I’ve been thinking a lot about community lately. And I’m not the only one; community is high on the priority list for most people who attend a church in America today. But while community is important to almost everyone, that’s about where the commonality ends. they're looking for.
It seems there are as many different opinions of what church community should look like as there are people. The church I pastor, like many other churches, is made up of all sorts of different people. We have different church and denominational backgrounds (including many with none at all), different personalities, and different life experiences. This can lead to different ideas about how “community” should function.
With so many different opinions, how do we experience community at church? In fact, what is God’s ideal for church community? Interestingly, the Biblical phrase most frequently used to describes community is “one another.” As in pray for one another, bear one another’s burdens, encourage one another, be kind to one another, exhort one another, teach one another, admonish one another, be patient with one another, and love one another. Two things stand out in my mind as I examine this Biblical list of “one-anothers.”
First, Biblical community is all about, well, one another! Community does not mean a few insiders reaching out to the masses. It isn’t mainly about the few pastors or elders of a church pursuing each member, which would make community a top-down thing; something done to us. Rather, the Bible is describing community as all of us reaching out to all of us. Biblical community is a delightfully organic thing, engaging every person in a thriving dance of giving and receiving. Because community is not a one-way thing, the person who walks in to a church, sits down, and waits for community to happen to them is going to be waiting a long time. And the person who goes from church to church doing this, evaluating each one on how relational the church is will almost assuredly never find what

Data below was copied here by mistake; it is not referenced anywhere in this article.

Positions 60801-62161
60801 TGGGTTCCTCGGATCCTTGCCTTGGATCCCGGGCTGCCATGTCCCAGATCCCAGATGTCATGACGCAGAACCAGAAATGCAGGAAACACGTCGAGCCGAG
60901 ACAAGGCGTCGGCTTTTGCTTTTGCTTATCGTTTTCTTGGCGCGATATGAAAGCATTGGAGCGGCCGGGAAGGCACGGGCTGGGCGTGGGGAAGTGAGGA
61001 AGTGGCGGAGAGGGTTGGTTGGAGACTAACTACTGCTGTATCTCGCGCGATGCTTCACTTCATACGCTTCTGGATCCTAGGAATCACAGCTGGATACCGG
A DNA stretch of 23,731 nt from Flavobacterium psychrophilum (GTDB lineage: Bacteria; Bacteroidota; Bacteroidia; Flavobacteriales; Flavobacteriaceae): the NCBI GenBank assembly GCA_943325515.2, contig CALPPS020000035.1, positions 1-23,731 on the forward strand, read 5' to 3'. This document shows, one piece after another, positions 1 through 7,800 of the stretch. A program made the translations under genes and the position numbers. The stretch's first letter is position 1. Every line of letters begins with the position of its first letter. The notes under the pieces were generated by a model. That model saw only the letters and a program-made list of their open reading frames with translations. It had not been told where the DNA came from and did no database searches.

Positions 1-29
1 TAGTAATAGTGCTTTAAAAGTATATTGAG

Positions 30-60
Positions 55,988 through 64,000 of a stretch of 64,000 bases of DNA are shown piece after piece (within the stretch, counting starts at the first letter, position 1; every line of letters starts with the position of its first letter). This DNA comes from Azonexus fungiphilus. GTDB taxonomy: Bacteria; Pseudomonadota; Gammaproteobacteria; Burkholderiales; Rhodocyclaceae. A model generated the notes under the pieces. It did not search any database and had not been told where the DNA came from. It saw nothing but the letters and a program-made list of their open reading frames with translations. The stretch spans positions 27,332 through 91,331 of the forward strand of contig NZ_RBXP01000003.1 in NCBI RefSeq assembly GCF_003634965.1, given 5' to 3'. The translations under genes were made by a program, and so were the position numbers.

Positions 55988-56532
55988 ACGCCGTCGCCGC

Which leads me to the second thing: a direct implication of the “one-another” language in the Bible is that community is not something you find. Community is something you help make. Many people bounce from church to church looking for community the way we might hop from store to store in search of just the right plasma TV. But because of its one-another nature, community can’t be boxed and put on a shelf for discovery. Community is not something we find at church; community is something we bring with us to church.
Community happens when I determine to be a one-anothering kind of person, and I seek opportunities to share love, grace, patience, encouragement, and burden-bearing with those around me. It does not require me to have a socially outgoing personality. Rather, it requires me to spend enough time getting to know people that I know what needs they have, and what will encourage them. Then it requires me to take a little risk, by stepping out and meeting that need.
At that moment, you’re touching another person’s life powerfully. You become Jesus to them, you begin a strong relationship, and you make God’s church a little bit more like what he wants it to be.
And that’s way better than anything you can get from a store.
they're looking for.